The Bullitt Center's features include net zero energy, net zero water, net zero carbon, composting toilets, toxic-free materials, and over 80% day light using high-performance windows— using only "off-the-shelf products" available to any building project. While the world's only six-story composting toilet system is impressive, even more impressive: 575 solar panels, proving that it is possible to go net zero energy via solar—even in Seattle!

4. Clover Network in Sunnyvale, CA

Originally a racquetball complex without windows, Clover Network's office in Sunnyvale underwent a massive transformation under the direction of "deep green engineering" firm Integral Group, to add windows and construct a new mezzanine with a large double-height space in the center. Additionally, the building was upgraded with electronically tinted glass, high volume fans, rooftop photovoltaic array and extensive insulation to achieve a net zero energy bill design.

The Feature We Love:

Eighty-six new smart windows that tint on demand and respond intuitively to outside conditions (that's a feat, considering the original racquetball court had no windows other than its entry doors).

5. NREL's Research Support Facility in Golden, Colorado

The Research Support Facility (RSF) on the main campus of the National Renewable Energy Laboratory (NREL) in Golden, Colorado is a showcase for sustainable, high-performance design that incorporates the best in energy efficiency, environmental performance, and advanced controls using a “whole building” integrated design process. The building serves as a model for cost-competitive, high energy performance commercial buildings for the nation’s design, construction, operation, and financing communities. The RSF is also a living laboratory for buildings technologies, providing real-time data that allows researchers to discover opportunities for improved performance.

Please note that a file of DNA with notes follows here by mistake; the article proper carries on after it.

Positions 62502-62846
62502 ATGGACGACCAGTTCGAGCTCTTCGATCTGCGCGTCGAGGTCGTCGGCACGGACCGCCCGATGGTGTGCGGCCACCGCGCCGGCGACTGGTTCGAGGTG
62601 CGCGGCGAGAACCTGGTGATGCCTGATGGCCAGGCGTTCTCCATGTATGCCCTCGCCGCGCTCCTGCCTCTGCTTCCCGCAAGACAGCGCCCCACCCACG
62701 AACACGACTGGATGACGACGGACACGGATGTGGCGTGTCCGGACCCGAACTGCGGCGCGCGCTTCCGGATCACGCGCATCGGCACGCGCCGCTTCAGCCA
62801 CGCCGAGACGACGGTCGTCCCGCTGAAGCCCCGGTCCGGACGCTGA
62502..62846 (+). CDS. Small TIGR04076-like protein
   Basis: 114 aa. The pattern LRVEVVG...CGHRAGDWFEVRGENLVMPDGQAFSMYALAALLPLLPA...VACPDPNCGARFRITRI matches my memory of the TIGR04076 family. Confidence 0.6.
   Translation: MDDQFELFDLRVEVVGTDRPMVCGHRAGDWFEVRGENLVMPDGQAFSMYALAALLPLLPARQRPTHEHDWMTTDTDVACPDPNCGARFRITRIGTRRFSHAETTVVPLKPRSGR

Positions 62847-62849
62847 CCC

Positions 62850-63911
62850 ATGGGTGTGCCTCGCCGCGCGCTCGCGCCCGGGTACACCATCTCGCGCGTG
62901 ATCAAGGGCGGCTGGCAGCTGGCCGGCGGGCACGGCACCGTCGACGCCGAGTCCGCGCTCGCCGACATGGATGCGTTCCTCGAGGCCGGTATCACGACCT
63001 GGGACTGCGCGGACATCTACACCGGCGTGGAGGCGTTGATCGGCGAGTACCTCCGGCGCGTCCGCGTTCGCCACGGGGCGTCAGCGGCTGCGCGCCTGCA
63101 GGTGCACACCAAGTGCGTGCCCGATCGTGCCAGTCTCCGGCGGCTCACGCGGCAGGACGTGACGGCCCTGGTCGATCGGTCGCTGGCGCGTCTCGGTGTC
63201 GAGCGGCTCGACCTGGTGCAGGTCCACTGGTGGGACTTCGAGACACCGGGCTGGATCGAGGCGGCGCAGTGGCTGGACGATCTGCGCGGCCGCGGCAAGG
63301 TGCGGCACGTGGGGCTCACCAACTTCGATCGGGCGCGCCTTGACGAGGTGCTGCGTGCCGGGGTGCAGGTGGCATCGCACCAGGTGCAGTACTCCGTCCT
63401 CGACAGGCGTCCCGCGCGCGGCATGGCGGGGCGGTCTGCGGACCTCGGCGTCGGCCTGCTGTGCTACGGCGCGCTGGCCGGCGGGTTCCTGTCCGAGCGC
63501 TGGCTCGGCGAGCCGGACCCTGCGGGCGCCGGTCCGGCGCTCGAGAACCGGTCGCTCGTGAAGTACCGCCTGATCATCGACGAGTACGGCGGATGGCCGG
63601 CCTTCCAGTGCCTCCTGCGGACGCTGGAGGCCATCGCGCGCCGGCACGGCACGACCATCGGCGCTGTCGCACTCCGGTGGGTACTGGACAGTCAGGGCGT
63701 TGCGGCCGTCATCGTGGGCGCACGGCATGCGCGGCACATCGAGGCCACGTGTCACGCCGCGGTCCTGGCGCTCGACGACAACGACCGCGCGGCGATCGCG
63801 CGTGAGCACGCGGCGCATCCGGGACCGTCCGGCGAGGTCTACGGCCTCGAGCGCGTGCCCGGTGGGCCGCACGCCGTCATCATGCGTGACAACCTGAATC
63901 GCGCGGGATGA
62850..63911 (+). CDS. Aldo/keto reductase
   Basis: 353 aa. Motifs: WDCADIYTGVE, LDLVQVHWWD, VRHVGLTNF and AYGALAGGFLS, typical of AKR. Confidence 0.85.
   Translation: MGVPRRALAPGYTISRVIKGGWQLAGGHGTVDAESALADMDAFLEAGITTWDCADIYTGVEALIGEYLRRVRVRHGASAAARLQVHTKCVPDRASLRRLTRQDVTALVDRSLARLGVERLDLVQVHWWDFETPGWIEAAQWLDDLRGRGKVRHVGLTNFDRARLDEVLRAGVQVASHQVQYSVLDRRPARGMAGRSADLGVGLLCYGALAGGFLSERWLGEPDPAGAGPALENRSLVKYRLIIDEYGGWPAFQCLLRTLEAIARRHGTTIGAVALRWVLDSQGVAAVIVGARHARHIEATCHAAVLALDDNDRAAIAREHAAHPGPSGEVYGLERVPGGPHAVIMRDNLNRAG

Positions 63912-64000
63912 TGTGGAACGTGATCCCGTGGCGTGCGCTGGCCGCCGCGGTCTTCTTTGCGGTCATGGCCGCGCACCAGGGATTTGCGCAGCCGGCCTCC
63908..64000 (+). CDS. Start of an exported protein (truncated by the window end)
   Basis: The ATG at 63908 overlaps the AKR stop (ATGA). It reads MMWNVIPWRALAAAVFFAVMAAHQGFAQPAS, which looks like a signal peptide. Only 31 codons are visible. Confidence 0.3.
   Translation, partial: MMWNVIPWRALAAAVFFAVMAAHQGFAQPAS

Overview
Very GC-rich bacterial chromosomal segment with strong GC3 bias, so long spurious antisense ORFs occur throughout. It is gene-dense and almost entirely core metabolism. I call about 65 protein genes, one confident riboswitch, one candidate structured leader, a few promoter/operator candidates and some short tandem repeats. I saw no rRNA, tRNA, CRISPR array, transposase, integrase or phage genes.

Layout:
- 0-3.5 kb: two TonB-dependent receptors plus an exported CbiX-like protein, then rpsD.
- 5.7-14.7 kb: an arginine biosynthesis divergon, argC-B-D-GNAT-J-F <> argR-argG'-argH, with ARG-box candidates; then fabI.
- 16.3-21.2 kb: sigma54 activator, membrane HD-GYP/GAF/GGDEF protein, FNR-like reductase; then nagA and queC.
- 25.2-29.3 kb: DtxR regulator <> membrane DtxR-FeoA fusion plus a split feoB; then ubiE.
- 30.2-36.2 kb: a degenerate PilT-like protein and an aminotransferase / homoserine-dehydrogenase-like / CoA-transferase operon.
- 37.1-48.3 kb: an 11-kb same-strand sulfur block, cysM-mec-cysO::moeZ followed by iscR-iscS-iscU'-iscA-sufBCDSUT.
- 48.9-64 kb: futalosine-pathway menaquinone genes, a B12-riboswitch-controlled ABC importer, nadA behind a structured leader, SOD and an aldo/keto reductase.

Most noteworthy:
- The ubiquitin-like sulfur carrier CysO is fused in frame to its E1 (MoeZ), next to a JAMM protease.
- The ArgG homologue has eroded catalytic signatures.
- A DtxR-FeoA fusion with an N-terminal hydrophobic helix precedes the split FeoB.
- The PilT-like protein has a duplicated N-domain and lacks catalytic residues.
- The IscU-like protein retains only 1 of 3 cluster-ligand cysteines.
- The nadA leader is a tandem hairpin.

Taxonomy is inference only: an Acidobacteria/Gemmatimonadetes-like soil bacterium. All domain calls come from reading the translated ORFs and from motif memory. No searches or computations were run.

The Feature We Love:

The building has a large thermal labyrinth under the two main office wings that passively redistributes heat from sunny south-facing facades and the building's data center into other parts of the building, dramatically lowering the cooling load of the data center year-round.

6. The Edge (Deloitte HQ) in Amsterdam, Netherlands

Dubbed the "The Smartest Building in the World" by Bloomberg, the building’s main tenant, consulting firm Deloitte, uses a smartphone app to optimize the efficiency and productivity of its employees. From automatically directing employees to an open parking spot for their cars to directing them to an open workstation, the app knows employees' preferences for light and temperature, and it tweaks the environment accordingly. The Dutch have a phrase for this: “het nieuwe werken:, or roughly, “the new way of working.” It’s about using information technology to shape both the way we work and the spaces in which we do it. It’s about resource efficiency in the traditional sense, and human efficiency.

The Edge is also the ­greenest building in the world, according to British rating agency BREEAM, which gave it the highest sustainability score ever awarded: 98.4 percent.